Puri is a tourist hot spot on the east coast, where heaven and hell come together. One side of town is the hotel area, with its picturesque beaches, the other side is a poor fishing village. The inhabitants’ straw huts are lonely islands in a sea of trash, and I got the feeling that it’s never taken away. The most shocking thing: every villager would defecate on the beach. It wasn’t only villagers who would take a crap on the beach, out in the suburbs you’d get used to seeing people doing it on the side of the road, and the Indian men would do it out in the open, never sneaking off to a secluded spot in the undergrowth. Everywhere from small towns to large cities would have men showing the special characteristics of their culture; even in the major city of Kolkata [Culcutta], on the most upmarket of streets, were white collar workers carrying briefcases walking past crowds of people urinating against walls.
One can’t criticise people for reliving themselves on the beach or in a field, after all this is what our ancestors had to do, all the Indians are doing is preserving a natural way of life that has continued for tens of thousands of years. This is one of the most natural parts of the way people there live, and it’s only we foreigners who make a fuss about it. It’s just that urinating on the street in a big city after all isn’t very decent, but I am sure that with the increasing pace of modernization, India’s cities will very quickly take on a new look. China’s toilet usage/habits have come a long way in the past ten years, so is there any reason that India, another ancient Eastern civilisation, can’t do the same?
I am filthy, but I am brilliant. In the ancient city of Varanasi [Benares], on the banks of the Ganges, all the sewage created by people relieving themselves on the ground in corners, and the rubbish, everything flows into that sacred river, the same water where pilgrims come from all over, brushing their teeth, washing their faces, bodies, and swimming. However, the dirty Ganges and Varanasi are India’s most beautiful place, lots of foreigners love it, staying for months at a time. I lived there for a while, living like a local, swimming in the river like one of them. The ancient town’s intense artistic spirit and religious fervour made me forget material poverty. This important part of the Indian psyche is passed down even today: the spirit is greater than physical riches.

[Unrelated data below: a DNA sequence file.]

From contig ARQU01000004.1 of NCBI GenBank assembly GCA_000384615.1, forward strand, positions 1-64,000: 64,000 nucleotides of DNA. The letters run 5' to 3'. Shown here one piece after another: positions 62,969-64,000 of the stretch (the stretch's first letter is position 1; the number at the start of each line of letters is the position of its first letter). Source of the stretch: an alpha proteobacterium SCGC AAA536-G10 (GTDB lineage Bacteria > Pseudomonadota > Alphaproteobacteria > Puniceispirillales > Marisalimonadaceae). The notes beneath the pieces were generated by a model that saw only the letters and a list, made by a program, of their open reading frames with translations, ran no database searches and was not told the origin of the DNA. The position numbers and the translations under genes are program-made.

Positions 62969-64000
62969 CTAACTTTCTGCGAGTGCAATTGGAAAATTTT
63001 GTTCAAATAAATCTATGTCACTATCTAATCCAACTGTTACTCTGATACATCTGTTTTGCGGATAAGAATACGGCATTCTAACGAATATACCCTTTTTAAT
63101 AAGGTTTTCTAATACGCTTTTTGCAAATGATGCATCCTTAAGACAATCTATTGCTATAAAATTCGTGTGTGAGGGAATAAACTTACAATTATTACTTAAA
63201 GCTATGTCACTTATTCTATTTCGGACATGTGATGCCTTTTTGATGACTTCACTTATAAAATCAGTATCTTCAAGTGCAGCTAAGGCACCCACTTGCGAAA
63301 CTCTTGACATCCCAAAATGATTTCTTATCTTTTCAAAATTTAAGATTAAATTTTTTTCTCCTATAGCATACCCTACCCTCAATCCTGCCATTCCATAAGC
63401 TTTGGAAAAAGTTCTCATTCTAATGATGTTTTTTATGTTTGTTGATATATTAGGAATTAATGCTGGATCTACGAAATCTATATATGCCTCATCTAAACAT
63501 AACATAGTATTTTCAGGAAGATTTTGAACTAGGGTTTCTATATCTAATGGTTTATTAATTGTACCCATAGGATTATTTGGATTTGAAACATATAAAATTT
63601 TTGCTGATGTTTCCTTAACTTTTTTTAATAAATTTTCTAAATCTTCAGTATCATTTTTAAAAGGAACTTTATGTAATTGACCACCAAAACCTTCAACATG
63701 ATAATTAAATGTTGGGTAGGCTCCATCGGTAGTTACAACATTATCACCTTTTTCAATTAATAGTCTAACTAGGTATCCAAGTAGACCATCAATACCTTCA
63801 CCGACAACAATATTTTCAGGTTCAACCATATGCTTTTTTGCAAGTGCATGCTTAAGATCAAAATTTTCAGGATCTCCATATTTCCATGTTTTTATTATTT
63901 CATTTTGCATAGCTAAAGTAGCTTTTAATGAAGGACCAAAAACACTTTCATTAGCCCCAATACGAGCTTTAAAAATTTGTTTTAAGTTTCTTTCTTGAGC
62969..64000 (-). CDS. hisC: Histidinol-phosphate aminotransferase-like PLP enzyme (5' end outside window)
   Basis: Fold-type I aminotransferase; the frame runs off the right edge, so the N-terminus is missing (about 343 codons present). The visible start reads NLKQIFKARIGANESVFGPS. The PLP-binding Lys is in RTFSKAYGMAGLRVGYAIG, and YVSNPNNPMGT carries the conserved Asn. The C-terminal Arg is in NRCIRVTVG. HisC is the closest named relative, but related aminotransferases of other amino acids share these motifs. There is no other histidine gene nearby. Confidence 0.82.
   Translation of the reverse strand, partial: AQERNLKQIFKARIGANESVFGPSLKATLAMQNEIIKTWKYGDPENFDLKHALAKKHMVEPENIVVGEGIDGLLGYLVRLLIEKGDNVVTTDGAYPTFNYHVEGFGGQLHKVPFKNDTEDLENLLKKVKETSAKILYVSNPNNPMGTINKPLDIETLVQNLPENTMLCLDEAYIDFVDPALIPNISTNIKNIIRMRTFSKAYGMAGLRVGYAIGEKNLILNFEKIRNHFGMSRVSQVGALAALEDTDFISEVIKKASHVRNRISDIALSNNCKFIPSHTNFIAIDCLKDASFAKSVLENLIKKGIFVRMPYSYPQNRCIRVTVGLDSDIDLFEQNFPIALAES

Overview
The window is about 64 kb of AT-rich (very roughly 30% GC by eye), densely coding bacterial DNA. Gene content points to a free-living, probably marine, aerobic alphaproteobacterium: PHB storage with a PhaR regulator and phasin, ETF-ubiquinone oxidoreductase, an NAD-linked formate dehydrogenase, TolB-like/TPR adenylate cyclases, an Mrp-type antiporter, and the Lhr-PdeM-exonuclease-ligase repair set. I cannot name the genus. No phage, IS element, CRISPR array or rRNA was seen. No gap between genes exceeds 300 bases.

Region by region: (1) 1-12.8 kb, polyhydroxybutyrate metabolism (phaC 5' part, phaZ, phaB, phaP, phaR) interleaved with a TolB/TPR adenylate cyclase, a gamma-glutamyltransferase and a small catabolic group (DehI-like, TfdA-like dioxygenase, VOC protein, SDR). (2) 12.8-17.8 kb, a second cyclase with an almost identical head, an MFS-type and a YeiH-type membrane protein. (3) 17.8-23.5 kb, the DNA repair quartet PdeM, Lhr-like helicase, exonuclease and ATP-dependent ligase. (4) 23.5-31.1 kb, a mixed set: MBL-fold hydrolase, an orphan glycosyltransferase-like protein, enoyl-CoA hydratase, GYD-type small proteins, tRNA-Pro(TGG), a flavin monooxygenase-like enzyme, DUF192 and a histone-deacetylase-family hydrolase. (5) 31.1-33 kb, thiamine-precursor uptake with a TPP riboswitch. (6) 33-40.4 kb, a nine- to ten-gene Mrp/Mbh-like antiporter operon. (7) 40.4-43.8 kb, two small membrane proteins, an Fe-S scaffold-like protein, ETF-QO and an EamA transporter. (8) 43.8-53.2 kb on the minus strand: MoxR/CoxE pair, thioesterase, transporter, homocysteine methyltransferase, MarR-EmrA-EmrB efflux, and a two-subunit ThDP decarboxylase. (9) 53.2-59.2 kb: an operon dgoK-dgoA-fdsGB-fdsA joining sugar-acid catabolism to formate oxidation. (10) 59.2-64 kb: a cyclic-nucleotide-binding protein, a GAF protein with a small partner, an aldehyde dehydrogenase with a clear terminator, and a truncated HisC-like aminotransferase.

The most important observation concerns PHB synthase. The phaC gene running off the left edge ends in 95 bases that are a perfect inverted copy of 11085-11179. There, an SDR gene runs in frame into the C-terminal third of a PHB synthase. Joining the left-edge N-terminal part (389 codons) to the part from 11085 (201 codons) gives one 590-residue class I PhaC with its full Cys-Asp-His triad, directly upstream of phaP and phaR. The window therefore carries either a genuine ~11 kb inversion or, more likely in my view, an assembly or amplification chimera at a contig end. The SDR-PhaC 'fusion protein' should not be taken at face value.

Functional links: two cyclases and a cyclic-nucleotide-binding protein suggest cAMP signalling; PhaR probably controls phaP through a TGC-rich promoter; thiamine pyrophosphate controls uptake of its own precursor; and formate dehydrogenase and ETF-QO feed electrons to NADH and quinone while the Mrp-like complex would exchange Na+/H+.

India is indeed “dirty”, “messy” and “smelly” but I have gotten more out of it than any other place I have been. If this wasn’t the case in my two months I wouldn’t have met so many expats who return often, or never leave. As the Taiwanese dancer Lin Huaimin said, whenever he is stuck for artistic inspiration, he goes back to India.
Maybe only in the most disgusting of material surroundings, and the basest living conditions can we find the most profound spiritual enlightenment.
[Warning: This post contains graphic images.]
[Note from Fauna: Not every copy of the post includes the same captions or all of the same pictures. We have translated from the Liu Liu version of the post, which appeared later than the Tianya and Mop copies. ]